The Internet has proven to be a vital communications medium for worldwide commerce, but as an open and unprotected global network it can also present a wide range of threats that can cripple any business organization. Several years ago, most Internet threats were relatively benign examples of a young adolescent’s technical expertise but over time they have evolved into increasingly sophisticated domestic and foreign attacks that are designed to capture financial, personal, or strategic business information. Threats now come in the form of deliberately malicious acts, and exploitative opportunities for hackers and/or organized crime. The impact is serious, and the landscape of victims is getting broader every day. In response, no organization can afford to have its networks remain unprotected.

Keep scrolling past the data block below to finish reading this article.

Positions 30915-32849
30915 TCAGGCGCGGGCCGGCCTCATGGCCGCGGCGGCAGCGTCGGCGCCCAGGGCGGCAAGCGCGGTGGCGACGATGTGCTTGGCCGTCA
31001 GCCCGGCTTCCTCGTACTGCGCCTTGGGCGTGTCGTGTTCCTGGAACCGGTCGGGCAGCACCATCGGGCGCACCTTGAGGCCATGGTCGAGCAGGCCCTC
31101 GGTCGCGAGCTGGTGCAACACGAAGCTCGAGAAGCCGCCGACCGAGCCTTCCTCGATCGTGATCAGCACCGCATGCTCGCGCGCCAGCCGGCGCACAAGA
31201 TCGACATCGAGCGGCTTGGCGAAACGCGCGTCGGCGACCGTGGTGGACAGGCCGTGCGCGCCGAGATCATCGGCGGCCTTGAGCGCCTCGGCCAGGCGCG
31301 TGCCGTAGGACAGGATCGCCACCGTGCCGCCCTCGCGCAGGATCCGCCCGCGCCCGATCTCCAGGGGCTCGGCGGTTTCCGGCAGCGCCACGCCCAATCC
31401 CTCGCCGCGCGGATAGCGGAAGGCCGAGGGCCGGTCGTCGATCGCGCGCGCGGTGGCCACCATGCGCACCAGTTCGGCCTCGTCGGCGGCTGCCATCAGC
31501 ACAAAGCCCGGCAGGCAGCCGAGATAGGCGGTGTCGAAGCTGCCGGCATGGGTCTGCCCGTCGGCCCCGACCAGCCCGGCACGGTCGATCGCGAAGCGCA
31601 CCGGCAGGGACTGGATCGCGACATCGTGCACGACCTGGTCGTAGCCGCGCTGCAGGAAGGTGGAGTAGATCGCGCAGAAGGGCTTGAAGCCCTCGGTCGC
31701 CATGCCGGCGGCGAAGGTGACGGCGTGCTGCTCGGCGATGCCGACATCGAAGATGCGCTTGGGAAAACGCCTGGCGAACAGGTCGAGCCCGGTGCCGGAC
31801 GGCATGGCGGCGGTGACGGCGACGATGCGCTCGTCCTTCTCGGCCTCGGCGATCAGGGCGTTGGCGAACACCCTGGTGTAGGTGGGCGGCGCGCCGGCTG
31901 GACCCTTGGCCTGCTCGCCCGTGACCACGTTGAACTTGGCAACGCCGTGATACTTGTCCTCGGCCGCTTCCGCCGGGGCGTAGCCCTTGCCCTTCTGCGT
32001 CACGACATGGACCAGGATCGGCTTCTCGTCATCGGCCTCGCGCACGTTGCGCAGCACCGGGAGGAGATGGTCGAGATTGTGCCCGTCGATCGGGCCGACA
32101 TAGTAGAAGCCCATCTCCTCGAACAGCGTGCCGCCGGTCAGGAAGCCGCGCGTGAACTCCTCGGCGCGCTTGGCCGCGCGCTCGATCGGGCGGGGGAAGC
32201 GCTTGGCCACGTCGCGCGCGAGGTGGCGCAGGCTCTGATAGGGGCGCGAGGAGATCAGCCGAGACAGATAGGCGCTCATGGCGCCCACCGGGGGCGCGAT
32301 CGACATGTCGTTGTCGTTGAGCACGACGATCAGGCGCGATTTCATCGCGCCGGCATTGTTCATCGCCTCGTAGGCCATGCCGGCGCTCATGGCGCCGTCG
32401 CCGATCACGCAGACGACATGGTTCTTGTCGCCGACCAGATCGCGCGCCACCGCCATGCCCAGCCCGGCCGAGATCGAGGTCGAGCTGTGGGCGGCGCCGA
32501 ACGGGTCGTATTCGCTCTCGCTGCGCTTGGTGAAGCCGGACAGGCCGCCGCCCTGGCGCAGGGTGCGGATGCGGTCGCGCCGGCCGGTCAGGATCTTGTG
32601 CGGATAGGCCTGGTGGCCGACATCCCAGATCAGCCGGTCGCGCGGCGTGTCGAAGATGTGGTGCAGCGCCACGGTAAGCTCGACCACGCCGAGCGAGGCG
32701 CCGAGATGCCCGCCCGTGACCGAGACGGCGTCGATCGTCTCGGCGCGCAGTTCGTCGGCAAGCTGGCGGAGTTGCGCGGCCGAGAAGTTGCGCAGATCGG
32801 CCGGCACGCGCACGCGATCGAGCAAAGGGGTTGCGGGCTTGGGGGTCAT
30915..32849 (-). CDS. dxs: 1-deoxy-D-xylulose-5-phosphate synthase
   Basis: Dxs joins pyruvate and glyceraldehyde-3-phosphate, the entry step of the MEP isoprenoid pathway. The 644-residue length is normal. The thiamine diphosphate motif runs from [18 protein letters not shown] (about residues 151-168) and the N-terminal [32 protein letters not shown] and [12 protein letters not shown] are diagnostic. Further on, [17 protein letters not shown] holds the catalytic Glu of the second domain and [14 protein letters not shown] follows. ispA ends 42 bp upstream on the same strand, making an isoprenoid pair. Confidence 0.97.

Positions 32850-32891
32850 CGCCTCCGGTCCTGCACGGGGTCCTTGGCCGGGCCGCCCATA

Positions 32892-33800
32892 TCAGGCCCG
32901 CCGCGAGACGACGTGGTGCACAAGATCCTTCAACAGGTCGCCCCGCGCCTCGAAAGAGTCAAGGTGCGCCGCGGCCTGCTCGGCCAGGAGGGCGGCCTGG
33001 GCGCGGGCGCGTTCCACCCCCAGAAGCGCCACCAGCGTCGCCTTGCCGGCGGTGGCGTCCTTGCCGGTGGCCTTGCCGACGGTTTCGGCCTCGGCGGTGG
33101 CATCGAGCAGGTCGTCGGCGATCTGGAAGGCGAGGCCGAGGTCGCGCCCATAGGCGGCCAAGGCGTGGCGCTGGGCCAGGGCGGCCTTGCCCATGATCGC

Failing to contain financial crime hits banks with the double impact of crime-related losses and fines imposed by regulators and law enforcement agencies. Depending on the magnitude of a bank’s failure to stem financial crime, fines can run into hundreds of millions of dollars – and even higher in exceptional cases. More importantly, institutions are keen to protect their brand from association with transnational organized-crime rings and scandals related to corruption.